Survey says: Expect delinquencies, commercial loan losses and foreclosures to rise MortgagePress.comcredit issues, appraisals, healthcare costs
Almost half of banking executives (49 percent) are concerned
that recent credit issues will have an adverse impact on their
bank, according to Grant
Thornton LLP's 15th Bank Executive Survey. Reflecting this
concern, less than half (46 percent) of bankers participating in
the survey have confidence in the appraisals supporting loans
underwritten by their bank, and just 22 percent expressed
confidence in the appraisals supporting loans the bank
"The lack of confidence expressed for the business of banking
goes hand in hand with an overall pessimistic view of the economy
expressed by more than half (56 percent) of survey respondents,"
said John Ziegelbauer, managing partner of Grant Thornton LLP's
financial institutions practice. "At the same time, only one out of
10 bankers is optimistic about the economy. This is the highest
level of pessimism and lowest level of optimism for the economy in
the last five years."
Despite the concern among bankers that the credit issues could have
an adverse impact on their bank, the majority of responding
executives (62 percent) believe they have no exposure to the recent
credit crisis in the form of sub-prime loans, Alt-A loans or
investments backed by those loan products. Thirty-five percent
believe they have an exposure of less than five percent. In
response to credit issues, nearly half (45 percent) of responding
banks have already tightened their underwriting standards in 2007,
and another third (33 percent) said they plan to do so in
Bankers identified specific credit indicators to watch over the
coming year, including an increase in the number of delinquencies,
which 53 percent anticipate in 2008. At the same time, 41 percent
of bank executives believe foreclosures and commercial loan losses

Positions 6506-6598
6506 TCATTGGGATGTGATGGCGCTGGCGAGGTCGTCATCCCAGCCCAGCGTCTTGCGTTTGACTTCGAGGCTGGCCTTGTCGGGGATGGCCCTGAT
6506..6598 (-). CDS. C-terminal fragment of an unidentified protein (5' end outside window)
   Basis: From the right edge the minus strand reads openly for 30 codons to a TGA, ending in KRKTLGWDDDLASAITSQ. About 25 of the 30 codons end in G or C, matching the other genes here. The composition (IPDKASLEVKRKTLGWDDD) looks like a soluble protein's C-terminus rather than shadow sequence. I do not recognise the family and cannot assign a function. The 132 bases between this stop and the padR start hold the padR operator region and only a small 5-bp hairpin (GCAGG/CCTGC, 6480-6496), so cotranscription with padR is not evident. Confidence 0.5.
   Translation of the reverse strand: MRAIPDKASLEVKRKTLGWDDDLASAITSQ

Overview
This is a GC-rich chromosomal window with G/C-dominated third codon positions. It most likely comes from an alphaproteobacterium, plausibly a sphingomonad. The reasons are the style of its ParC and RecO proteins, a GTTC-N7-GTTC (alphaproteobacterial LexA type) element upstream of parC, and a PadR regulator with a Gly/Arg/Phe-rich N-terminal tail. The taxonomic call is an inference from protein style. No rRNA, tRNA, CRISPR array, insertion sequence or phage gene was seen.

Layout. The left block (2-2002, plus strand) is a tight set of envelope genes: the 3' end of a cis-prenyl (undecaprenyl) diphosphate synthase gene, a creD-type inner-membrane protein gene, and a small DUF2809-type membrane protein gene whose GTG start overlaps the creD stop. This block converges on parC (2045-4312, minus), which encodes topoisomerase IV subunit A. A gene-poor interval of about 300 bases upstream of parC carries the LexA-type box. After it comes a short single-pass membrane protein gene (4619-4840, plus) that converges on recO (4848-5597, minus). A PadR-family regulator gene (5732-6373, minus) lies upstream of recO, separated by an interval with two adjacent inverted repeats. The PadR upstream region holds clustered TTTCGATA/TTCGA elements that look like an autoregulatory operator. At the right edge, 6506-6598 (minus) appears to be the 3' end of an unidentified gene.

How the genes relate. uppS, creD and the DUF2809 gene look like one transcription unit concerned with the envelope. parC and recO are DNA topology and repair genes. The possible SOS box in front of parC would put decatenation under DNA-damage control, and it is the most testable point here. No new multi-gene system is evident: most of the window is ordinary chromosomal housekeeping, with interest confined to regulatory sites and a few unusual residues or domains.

will rise in 2008, while 27 percent expect an increase in consumer
loan losses and 28 percent anticipate residential mortgage loan
losses—an increase of 11 percent from 2007.
Hiring and healthcare costs
"Banking executives are illustrating a more conservative management
tone," said Ziegelbauer "The number of executives reporting staff
increases has declined from 2007, with 36 percent of the survey
population reporting planned increases, a decline from 63 percent
reported last year. At the same time, half (50 percent) of
respondents anticipate stagnant growth, an increase from 28 percent
Over half of respondents (56 percent) anticipate their health
benefit expenditures to increase, a number that is down by 23
percent from 2007.
Technology expenditures are key
Of those surveyed, 89 percent strongly agree that enhancing
technology to improve productivity is important to their bank's
success. Accordingly, 66 percent of bank executives—a higher
percentage than any other category—expect technology
expenditures to increase in 2008.
Year after year, the survey results show nearly all executives
reporting their most formidable competitors are each other.
Overall, 76 percent of bankers polled ranked competition from
community banks as their highest concern.
Garnering the second highest percentage of responses were credit
unions, with nearly two-thirds (65 percent) of those surveyed
expressing concern about the number of retail customers their bank
is losing to credit unions, while 41 percent are worried about
losing commercial customers.
For more information, visit www.grantthornton.com.